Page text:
- The Washington Times - Wednesday, December 30, 2009

UCLA linebacker Akeem Ayers already had one notable touchdown this season entering Tuesday’s EagleBank Bowl at RFK Stadium, a leaping interception in the end zone against Oregon.

And after picking off Temple quarterback Vaughn Charlton at the 2-yard line and waltzing into the end zone for what would be the decisive touchdown of the Bruins’ 30-21 bowl win, Ayers pointed out the big difference between the two acrobatic plays.

“This play helped us get the victory,” he said.

Ayers was named game MVP for his fourth-quarter score that was part of the 23 unanswered points UCLA rode to victory.

Clinging to a 21-20 lead midway through the fourth quarter, Temple attempted a simple screen pass on third-and-20 from its 8-yard line. Charlton pumped to his right and turned to throw to tailback Matt Brown in the left flat - but instead he threw it right to Ayers.

“We didn’t execute. That’s the bottom line,” Temple coach Al Golden said. “[Ayers] made an excellent play. I don’t think our quarterback got his head around and saw exactly where he was throwing it. I lament the execution of that. We just wanted to get some room to punt. For that to end up netting a touchdown for them is unimaginable.”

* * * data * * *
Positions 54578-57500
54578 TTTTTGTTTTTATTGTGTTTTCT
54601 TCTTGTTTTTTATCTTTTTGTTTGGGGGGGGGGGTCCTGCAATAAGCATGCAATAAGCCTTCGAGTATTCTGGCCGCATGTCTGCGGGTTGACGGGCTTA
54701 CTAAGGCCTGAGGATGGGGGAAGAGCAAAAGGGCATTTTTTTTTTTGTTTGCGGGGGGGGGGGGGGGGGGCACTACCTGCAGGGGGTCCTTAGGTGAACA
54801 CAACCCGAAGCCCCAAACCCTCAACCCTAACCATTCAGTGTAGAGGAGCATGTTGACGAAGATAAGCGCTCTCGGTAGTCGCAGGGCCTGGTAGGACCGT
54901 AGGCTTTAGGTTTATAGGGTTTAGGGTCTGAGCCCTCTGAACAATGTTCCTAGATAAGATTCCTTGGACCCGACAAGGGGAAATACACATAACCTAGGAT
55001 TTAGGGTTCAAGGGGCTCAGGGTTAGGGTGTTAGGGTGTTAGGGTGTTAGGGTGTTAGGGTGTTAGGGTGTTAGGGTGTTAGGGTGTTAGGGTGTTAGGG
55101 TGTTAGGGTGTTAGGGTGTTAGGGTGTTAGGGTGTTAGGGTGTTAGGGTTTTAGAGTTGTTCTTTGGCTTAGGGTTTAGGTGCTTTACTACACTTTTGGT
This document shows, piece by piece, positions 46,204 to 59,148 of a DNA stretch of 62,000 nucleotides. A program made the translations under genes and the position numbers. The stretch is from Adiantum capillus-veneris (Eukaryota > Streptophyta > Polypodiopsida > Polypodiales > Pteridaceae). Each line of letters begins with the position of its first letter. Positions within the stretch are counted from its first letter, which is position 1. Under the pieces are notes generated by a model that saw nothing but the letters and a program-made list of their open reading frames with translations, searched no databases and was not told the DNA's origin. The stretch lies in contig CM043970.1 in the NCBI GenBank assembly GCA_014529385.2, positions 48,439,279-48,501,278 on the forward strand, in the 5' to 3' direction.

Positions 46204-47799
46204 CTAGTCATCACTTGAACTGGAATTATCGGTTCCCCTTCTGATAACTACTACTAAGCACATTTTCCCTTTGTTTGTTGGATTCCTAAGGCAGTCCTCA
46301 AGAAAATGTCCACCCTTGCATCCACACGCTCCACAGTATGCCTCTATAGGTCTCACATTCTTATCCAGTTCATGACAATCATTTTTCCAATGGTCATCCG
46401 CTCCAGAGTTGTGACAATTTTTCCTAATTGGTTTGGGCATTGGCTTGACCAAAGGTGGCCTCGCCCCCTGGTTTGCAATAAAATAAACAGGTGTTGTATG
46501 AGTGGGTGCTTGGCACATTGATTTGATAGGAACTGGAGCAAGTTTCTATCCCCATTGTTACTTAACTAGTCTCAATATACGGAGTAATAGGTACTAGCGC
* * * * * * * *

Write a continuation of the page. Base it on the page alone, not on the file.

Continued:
Charlton started hot, going 3-for-3 for 74 yards and a touchdown on the Owls’ opening drive, but the second half was a struggle. After Temple gained 241 yards in the first half, UCLA made most of the plays in the second. Temple managed just 41 yards in the second half, and Ayers had the game-defining play.

“I was coming from the defensive end spot and it was a passing down, so I tried to get a good push off the snap and get to the quarterback,” Ayers said. “But when I took off I slipped, so I just tried to scramble back to my feet and put myself back into the play. As soon as I got up, I was in position to make a play.”

Slipping and sliding

The chilly temperatures in the District caused some unforeseen problems. As the night wore on and the sun set, the field became increasingly frozen. Players had trouble with their footing, and each team’s playcalling was handcuffed.

“The field had frozen over, so there was a lot of skating on top of it,” UCLA coach Rick Neuheisel said. “Some of the plays that require digging your cleats into the ground and misdirection or counter-action, you couldn’t do as much. You had to be aware of that, and that had to be factored into the game plan.”

It apparently also factored into the game-changing play. Charlton said he didn’t see Ayers before throwing it right to him, and that was likely because Ayers slipped at first.

Fourth-down difference

Citing the icy field conditions, Golden and Neuheisel were hesitant to kick field goals and decided to go for it on fourth down on their team’s first drive of the third quarter. Each play went in UCLA’s favor.

On fourth-and-1, UCLA quarterback Kevin Prince hooked up with Terrence Austin down the right sideline for a 32-yard catch-and-run touchdown. On the ensuing drive, the Owls went for it on fourth-and-1 inside the UCLA 10-yard line but were stuffed.

“It was fourth-and-a-half-a-foot. I just felt like we could make it,” Golden said. “I didn’t think three points could help us much. It had been a while since we scored on them, and it was a chance to answer. I don’t regret that.”

• Mike Fratto can be reached at mfratto@washingtontimes.com.

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